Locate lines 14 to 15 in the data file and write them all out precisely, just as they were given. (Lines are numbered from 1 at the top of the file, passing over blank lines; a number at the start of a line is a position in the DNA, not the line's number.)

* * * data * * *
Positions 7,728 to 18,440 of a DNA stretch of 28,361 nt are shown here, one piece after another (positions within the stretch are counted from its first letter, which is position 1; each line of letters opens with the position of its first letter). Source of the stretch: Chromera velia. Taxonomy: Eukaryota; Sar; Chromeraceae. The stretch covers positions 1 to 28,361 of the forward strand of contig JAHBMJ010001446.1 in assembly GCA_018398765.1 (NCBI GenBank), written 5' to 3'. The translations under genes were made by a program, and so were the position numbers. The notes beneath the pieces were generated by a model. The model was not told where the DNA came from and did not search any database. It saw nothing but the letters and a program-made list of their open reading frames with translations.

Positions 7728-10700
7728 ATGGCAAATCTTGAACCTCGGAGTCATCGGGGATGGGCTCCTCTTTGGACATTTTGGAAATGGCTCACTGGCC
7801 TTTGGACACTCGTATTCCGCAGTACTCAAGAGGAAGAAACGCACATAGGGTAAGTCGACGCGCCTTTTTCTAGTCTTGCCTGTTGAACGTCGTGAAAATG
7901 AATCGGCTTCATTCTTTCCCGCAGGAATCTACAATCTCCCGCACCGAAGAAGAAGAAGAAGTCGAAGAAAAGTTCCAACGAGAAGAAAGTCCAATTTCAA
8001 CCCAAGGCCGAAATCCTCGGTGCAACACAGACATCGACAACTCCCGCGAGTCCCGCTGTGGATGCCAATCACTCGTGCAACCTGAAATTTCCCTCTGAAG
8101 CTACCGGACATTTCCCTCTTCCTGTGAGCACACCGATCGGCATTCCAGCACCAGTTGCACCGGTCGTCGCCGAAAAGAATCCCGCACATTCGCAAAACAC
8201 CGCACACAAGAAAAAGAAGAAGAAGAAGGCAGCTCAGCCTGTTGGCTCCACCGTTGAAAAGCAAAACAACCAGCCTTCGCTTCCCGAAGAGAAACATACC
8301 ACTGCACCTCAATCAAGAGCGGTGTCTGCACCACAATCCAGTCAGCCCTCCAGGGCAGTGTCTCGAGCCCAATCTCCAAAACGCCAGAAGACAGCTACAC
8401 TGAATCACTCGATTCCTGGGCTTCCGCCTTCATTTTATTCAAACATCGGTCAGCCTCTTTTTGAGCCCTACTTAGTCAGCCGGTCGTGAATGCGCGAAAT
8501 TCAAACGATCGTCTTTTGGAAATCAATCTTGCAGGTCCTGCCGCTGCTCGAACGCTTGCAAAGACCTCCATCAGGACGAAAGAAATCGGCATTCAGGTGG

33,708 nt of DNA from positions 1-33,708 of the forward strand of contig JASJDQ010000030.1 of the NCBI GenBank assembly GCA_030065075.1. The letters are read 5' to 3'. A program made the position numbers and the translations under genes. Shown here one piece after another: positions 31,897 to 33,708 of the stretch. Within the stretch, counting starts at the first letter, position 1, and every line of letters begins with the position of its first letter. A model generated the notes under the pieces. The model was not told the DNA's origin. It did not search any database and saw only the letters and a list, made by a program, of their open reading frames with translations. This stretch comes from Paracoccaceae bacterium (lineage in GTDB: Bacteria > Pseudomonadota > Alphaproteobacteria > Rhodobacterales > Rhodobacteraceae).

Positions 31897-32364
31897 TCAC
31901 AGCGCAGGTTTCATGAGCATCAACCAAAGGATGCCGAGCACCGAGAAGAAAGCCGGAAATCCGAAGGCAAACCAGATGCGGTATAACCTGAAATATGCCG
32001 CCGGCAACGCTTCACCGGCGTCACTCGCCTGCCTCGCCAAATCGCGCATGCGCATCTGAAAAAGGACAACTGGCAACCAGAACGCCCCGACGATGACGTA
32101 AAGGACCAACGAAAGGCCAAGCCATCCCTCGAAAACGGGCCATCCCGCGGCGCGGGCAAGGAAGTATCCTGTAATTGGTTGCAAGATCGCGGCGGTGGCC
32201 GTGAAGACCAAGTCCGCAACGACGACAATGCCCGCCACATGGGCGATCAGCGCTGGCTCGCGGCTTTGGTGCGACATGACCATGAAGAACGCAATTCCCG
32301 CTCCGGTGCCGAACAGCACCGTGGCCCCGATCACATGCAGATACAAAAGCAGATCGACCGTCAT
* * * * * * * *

31897 TCAC
31901 AGCGCAGGTTTCATGAGCATCAACCAAAGGATGCCGAGCACCGAGAAGAAAGCCGGAAATCCGAAGGCAAACCAGATGCGGTATAACCTGAAATATGCCG